Deanna WomackThe Rev. Dr. Deanna Womack is assistant professor of history of religions and multifaith relations at Emory University’s Candler School of Theology, Atlanta, Georgia. Her research combines commitments to interreligious understanding, Christian-Muslim dialogue, and American-Arab relations. Her current book project explores the encounters between American missionaries and Arab residents of Ottoman Syria in the pre-World War I period, particularly Syrian women writers and preachers who navigated cultural and religious boundaries in their experiences with missionaries.

Workshop | Management/APR track

APRCrisis Communications: Not "If," but "When"

Every organization experiences crises. How serious they are, how much attention they get outside your organization and how your agency's leaders respond can determine the future well-being of your organization. Faith-based agencies are held to a higher standard than secular organizations, and the spotlight is especially bright when a crisis happens in the religious realm. This presentation will provide the outline of a plan for your organization, prompt you to think about how to protect the future of your organization's reputation and operations, and include an interactive exercise to get you thinking about how to respond when, not if, a crisis happens.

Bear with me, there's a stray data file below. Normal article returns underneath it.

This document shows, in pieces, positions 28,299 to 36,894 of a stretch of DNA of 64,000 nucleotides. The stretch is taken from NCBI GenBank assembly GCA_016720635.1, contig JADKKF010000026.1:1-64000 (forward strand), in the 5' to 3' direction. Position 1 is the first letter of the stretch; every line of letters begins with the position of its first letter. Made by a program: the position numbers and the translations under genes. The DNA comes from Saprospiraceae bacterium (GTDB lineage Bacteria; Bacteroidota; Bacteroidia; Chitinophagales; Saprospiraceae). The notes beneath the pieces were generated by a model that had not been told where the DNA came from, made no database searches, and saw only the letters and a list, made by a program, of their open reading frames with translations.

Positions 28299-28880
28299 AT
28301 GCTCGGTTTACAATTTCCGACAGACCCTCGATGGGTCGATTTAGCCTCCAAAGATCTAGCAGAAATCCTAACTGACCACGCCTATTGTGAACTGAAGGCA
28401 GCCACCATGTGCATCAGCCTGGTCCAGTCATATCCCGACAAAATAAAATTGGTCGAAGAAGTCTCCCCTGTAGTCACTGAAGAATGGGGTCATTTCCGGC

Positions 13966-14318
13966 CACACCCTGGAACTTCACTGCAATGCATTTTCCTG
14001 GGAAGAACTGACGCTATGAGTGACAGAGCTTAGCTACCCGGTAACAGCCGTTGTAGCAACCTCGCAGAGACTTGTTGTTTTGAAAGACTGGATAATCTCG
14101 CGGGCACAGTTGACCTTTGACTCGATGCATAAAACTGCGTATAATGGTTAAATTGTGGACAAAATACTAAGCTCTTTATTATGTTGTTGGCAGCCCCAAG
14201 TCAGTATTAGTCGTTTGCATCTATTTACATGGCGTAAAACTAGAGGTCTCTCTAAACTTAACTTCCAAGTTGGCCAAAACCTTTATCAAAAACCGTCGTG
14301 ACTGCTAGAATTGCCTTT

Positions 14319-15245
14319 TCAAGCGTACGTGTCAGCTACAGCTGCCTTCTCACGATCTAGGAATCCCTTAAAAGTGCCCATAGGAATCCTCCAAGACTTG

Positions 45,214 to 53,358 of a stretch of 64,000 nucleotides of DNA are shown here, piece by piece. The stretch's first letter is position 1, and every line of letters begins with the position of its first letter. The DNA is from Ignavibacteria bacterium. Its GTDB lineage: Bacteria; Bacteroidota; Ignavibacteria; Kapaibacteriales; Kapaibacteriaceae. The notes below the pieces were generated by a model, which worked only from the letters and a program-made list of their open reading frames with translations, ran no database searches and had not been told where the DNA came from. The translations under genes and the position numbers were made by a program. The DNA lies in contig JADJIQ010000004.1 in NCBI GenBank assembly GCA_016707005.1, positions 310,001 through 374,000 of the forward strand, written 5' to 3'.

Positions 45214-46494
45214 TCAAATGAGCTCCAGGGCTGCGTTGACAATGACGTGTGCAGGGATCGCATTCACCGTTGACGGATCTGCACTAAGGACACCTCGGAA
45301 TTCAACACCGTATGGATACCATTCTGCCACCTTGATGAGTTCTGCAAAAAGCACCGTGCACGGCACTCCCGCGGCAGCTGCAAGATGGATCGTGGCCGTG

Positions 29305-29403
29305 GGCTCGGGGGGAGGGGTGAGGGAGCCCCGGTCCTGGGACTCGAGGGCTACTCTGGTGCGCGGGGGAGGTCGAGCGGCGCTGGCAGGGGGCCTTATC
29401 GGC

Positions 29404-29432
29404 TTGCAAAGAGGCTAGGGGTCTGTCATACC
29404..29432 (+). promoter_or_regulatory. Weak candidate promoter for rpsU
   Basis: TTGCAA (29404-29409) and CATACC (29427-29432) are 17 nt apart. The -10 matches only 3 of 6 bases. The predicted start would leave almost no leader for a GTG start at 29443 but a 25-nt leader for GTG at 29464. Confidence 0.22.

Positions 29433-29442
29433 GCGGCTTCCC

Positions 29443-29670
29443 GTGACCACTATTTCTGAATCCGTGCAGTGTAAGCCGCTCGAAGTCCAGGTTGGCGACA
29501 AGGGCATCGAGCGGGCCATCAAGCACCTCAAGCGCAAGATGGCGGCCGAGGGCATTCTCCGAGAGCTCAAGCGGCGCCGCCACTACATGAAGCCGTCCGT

Katherine KerrKatherine Kerr, APR (@katherinekerr01), is co-founder of Polaris Non-Profit Solutions, LLC, and 2017-18 RCC treasurer. Her company in Georgetown, Texas, offers communication, marketing and fundraising consulting services to nonprofits. Kerr is a recovering journalist who covered numerous crises and disasters as a daily newspaper reporter for 11 years. In the nonprofit sector, she has dealt with client, volunteer and staff deaths and inappropriate behavior; layoffs, sales and shutdowns of services; and hurricanes, tornadoes and fires. Having worked on both sides of the reporter's pad, she knows what works and doesn't work.